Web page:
Date of Award


Degree Name

Master of Arts



First Advisor

Alexander, Thomas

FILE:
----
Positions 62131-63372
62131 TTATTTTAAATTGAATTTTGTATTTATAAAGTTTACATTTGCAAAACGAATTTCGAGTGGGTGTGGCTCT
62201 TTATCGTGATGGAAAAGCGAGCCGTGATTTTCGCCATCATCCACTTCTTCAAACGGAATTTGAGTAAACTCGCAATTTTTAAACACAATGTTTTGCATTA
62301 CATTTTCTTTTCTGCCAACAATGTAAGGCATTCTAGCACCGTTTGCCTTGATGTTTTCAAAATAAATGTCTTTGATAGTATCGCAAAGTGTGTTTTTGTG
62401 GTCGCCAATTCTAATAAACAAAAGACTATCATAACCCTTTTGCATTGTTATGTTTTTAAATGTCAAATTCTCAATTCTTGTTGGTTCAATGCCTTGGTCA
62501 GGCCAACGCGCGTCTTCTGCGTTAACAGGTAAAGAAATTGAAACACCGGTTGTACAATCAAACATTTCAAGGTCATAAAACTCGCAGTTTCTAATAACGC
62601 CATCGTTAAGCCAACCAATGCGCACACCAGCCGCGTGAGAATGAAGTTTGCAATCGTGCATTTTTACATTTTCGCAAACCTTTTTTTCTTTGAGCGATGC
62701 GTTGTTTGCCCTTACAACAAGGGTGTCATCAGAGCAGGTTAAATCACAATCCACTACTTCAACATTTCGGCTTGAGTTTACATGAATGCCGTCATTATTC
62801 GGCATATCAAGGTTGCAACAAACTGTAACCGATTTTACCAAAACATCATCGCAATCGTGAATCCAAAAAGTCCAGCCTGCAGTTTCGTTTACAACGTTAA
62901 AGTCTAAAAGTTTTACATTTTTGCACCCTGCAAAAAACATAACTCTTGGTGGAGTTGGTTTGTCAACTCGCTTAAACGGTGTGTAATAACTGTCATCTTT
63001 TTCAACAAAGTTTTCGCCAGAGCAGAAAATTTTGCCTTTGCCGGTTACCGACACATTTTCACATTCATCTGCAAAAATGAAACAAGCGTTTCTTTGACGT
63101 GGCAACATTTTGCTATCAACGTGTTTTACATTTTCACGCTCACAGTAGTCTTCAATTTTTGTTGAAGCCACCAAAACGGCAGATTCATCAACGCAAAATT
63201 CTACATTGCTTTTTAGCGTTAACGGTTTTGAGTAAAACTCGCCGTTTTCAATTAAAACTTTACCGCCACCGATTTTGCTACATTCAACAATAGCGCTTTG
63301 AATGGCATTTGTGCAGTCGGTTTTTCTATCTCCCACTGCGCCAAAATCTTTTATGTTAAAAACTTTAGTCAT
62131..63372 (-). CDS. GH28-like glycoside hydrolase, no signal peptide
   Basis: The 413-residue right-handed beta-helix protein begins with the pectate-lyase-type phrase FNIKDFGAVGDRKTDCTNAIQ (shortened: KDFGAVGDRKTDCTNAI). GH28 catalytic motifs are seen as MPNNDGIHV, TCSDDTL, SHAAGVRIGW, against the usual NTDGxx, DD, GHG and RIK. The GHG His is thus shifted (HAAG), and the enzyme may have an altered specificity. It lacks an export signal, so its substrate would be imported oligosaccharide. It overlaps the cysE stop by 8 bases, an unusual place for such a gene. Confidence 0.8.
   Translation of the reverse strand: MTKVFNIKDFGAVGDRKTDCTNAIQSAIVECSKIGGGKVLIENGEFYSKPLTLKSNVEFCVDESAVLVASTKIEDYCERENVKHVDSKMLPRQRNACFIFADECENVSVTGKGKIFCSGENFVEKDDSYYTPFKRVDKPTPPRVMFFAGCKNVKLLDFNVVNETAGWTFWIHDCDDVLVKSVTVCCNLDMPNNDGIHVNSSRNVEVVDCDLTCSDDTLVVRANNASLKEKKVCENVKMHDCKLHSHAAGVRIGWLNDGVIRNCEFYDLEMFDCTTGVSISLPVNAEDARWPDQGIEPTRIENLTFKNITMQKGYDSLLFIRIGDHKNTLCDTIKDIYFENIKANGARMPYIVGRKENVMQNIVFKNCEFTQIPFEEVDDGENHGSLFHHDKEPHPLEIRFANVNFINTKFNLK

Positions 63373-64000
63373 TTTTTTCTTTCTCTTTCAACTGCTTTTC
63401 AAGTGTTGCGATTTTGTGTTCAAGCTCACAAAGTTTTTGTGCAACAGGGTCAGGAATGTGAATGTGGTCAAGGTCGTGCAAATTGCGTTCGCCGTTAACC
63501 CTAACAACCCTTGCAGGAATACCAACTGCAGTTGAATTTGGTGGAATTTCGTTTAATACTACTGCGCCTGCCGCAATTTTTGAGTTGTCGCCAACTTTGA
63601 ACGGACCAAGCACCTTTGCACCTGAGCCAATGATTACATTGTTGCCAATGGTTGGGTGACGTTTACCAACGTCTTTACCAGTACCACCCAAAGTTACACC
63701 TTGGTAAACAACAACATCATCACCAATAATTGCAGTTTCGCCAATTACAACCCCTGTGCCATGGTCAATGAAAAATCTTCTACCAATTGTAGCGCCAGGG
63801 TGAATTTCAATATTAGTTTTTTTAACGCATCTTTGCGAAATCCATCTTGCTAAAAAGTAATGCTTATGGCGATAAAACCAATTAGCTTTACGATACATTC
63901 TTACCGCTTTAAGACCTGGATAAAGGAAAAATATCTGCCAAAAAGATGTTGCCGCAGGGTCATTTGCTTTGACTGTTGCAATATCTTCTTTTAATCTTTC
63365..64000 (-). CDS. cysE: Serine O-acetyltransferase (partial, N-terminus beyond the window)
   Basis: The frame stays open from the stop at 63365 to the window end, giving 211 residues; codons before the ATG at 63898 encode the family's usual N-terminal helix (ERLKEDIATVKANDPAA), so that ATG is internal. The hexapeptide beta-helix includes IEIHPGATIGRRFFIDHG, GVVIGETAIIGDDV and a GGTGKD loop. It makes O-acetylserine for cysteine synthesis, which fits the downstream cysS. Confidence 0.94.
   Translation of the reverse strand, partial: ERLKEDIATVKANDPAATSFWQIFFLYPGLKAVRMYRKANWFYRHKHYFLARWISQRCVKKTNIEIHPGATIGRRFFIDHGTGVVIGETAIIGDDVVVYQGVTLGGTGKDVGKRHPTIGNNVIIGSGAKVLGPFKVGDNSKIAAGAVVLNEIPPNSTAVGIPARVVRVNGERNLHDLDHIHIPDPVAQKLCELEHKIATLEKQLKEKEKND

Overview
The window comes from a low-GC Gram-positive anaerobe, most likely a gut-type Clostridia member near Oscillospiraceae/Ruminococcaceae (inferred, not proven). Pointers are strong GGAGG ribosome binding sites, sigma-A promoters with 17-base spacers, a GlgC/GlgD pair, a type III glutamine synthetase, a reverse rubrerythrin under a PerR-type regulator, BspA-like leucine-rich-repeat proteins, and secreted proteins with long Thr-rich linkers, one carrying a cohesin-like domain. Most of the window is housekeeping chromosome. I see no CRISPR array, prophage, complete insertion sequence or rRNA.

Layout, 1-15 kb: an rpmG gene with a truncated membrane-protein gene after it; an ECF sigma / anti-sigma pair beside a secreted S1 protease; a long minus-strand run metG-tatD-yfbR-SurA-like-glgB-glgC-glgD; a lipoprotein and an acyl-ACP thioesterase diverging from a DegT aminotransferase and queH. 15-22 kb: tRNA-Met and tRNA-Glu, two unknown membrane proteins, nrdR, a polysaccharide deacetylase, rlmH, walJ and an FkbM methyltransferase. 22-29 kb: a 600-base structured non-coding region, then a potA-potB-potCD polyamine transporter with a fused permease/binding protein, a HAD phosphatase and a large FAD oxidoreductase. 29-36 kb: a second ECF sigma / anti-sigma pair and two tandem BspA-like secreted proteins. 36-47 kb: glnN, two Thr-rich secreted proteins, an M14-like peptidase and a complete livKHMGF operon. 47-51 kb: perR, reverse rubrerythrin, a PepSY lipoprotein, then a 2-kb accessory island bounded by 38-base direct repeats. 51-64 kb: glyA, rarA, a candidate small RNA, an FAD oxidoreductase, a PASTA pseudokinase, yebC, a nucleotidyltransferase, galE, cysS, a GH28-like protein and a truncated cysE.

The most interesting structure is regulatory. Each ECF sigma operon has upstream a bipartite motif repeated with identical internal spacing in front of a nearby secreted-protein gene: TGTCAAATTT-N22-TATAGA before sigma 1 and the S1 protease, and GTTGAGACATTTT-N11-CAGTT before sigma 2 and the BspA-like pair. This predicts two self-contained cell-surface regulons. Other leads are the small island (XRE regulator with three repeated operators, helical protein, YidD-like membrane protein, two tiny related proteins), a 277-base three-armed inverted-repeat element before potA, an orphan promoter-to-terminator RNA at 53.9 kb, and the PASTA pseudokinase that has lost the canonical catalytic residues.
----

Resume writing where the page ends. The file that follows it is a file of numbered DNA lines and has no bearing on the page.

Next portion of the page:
The first chapter explores an anachronistic Kantian critique of Plotinus wherein Plotinus' notion of the One and the soul's ascent to the One is discussed. In the second part of the chapter it will be argued that despite Plotinus' via negativa approach to the One, he commits what Kant calls a transcendental illusion. At this time, Kant's conditions of experience and knowledge are discussed, to show what constitutes as experience. Then, Kant's notion of transcendental illusion is discussed, specifically in its paralogistic and ideal forms. From this discussion, it is evident that Plotinus' idea of the soul is a paralogistic error and his idea of the One becomes the Ideal of pure reason, thereby mistaking the Ideal of the One as constituting ultimate existence. Following this Kantian critique, the second chapter discusses Úankara's view of Âtman. The exposition demonstrates that Úankara's approach is essentially via negativa, that while it is the most humble approach to Brahman, yet it is unable to account for the absolute reality that is essentially ineffable. This discussion focuses on Úankara's belief that people falsely attribute or superimpose qualities to the true Self, because of Avidyâ and that only true knowledge transforms Avidyâ into vidyâ or discriminating knowledge. After this discussion, some criticisms are discussed to show some apparent problems with Úankara's view. At which time, it will be argued that despite Úankara's use of via negativa he commits what Kant calls a "transcendental illusion." We do not have an empirical intuition of the concept of Brahman; therefore, we have neither access to the mystical reality of Brahman as a thing in itself, nor to true knowledge about ultimate reality. Thus, Úankara's view engenders transcendental illusion. The final chapter addresses Schelling's idealism and in particular the view of the potencies at work in God, before God was God. Due to creation, an inversion of the potencies occurs and the outer gains control over the inner. Next, elements of Habermas' view are discussed, wherein he holds a materialistic-interactive-idealist position, as indicated in his ideal speech situation. At this time, it will be argued that Habermas' "ideal speech situation" is idealistic like Schelling's position. Consequently, both Schelling and Habermas' reaction respectively make the Primordial Will and the Ideal Speech Situation into an Ideal and in so doing commits a transcendental illusion.




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